The sudden and unknown nature of COVID-19 has triggered a global economic shock, and disrupted Australia's economy. As we enter a national state of economic 'hibernation', banks and lenders are grappling with a sudden influx of relief requests from consumer and business customers. Borrowers are rapidly seeking to shed unnecessary expenses to preserve cashflows and survive through the uncertainty. Banks and lenders have been forced to respond rapidly to borrowers, and to the new economic stimulus packages. A sustainable response must strike a balance between:
- demonstrating compassion to borrowers;
- maintaining capital adequacy; and
- avoiding exposure to future regulatory risk.
We examine the issues arising for retail banking and responsible lending, and look at the regulatory / industry body response, as well as the wider market. This analysis is intended to assist you in rationalising the 'grey areas', support you to benchmark your COVID-19 response, and inform your meetings with regulators and businesses.
Implementation of commitments associated with the Royal Commission into Misconduct in the Banking, Superannuation and Financial Services Industry
1. Implementation of the product design and distribution obligation regulations (DDO), the mortgage broker best interest regulations and other regulations in response to Royal Commission recommendations.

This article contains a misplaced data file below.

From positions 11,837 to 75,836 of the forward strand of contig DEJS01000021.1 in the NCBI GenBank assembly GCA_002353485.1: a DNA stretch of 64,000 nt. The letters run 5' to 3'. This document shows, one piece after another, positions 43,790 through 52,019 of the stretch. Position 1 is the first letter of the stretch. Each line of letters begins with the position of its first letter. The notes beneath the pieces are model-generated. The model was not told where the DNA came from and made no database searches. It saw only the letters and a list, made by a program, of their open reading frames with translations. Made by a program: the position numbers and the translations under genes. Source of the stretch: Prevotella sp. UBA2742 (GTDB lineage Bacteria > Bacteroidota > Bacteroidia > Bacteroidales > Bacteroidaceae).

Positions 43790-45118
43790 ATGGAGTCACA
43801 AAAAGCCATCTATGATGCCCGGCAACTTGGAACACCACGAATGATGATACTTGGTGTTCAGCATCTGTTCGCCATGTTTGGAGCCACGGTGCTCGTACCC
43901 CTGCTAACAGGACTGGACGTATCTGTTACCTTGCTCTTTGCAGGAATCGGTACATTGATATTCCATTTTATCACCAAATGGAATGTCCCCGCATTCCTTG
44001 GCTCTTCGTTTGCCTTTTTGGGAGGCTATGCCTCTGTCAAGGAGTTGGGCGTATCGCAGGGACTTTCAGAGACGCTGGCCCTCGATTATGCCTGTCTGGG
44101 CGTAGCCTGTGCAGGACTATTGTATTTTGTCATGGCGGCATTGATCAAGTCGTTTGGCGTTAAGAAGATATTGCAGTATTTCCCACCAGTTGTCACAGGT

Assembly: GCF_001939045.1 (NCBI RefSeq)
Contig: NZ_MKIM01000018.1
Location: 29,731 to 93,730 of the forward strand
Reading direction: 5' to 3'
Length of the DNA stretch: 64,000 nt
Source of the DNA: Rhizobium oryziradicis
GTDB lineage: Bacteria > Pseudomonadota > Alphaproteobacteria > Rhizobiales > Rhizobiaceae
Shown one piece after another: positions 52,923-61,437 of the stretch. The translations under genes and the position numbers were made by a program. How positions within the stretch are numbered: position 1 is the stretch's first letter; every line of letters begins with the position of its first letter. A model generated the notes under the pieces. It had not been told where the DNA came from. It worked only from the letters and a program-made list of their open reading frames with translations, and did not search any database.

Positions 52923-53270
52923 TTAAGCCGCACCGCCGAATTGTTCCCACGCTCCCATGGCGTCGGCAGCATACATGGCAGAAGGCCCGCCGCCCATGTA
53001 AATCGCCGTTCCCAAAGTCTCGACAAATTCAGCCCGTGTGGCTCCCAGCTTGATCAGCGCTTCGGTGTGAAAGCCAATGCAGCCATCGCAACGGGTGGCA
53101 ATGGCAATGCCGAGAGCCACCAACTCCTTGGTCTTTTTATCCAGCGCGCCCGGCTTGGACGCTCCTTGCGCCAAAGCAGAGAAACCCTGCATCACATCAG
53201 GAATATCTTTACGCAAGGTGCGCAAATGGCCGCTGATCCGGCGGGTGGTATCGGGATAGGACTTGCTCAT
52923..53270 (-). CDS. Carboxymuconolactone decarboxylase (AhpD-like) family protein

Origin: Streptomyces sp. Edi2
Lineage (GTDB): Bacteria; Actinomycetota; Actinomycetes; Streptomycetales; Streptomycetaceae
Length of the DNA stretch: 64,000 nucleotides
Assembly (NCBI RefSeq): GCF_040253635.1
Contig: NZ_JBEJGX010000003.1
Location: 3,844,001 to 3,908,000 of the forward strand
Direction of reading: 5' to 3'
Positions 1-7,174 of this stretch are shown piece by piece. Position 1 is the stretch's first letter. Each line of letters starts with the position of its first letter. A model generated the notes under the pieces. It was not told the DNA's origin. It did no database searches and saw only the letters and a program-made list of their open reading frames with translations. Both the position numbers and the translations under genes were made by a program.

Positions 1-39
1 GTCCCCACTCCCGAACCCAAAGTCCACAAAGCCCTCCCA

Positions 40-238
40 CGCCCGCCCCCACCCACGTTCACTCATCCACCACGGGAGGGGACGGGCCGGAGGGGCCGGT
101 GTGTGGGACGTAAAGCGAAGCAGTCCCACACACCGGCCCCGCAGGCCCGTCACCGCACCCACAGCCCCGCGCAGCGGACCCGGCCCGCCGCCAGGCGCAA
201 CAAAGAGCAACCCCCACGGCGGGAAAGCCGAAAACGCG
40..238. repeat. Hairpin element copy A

Responsible lending and credit assessments
2. Does responsible lending still apply when assessing a new regulated credit application, credit limit increase or refinance?
3. How do you assess a business borrower's application for new credit, a credit increase or refinance? Should you assess the borrower pre-COVID-19, use current information or assume that they will return to a pre-COVID-19 operational capacity after a certain period?
4. Is it reasonable to form a view that a loan is 'not unsuitable' or is affordable if (in the case of a regulated loan) it meets a responsible assessment test, and it has reasonable prospects of being repaid after a three- or six-month repayment break?
5. If a borrower's loan has been approved but, due to COVID-19, they may be unable to pay, should the loan proceed?
6. What if the borrower needs to refinance but cannot afford any loan repayments due to the COVID-19 hibernation or loss of income?
7. Can brokers suggest that borrowers remain in a credit contract?
8. Could a complaint be lodged about a lender giving hardship relief or a repayment break?
9. Could a complaint be lodged about a lender giving hardship relief in the form of a further extension of credit?
10. Must relief be in the form of hardship (under s72 of the NCC, APS 220 and clause 101 of the Banking Code), or can it take the form of a temporary repayment reduction or break?
11. If borrowers request a COVID-19 repayment break, what should be reported to credit reporting bodies?
12. Are lenders required to give statutory NCC and Banking Code notices to guarantors if a borrower experiences financial difficulty?
13. Are lenders required to get guarantor consent to increase the borrower's principal borrowing when giving a COVID-19 repayment break? This is relevant if interest is capitalised, as it becomes an increase in principal.
Unfair contract terms
14. Could it be unfair to enforce loans in default?
Class action risk
15. The Government said that responsible lending doesn’t apply to SME loans. Could we be subject to class action risk for lending without assessing a borrower's capacity to repay?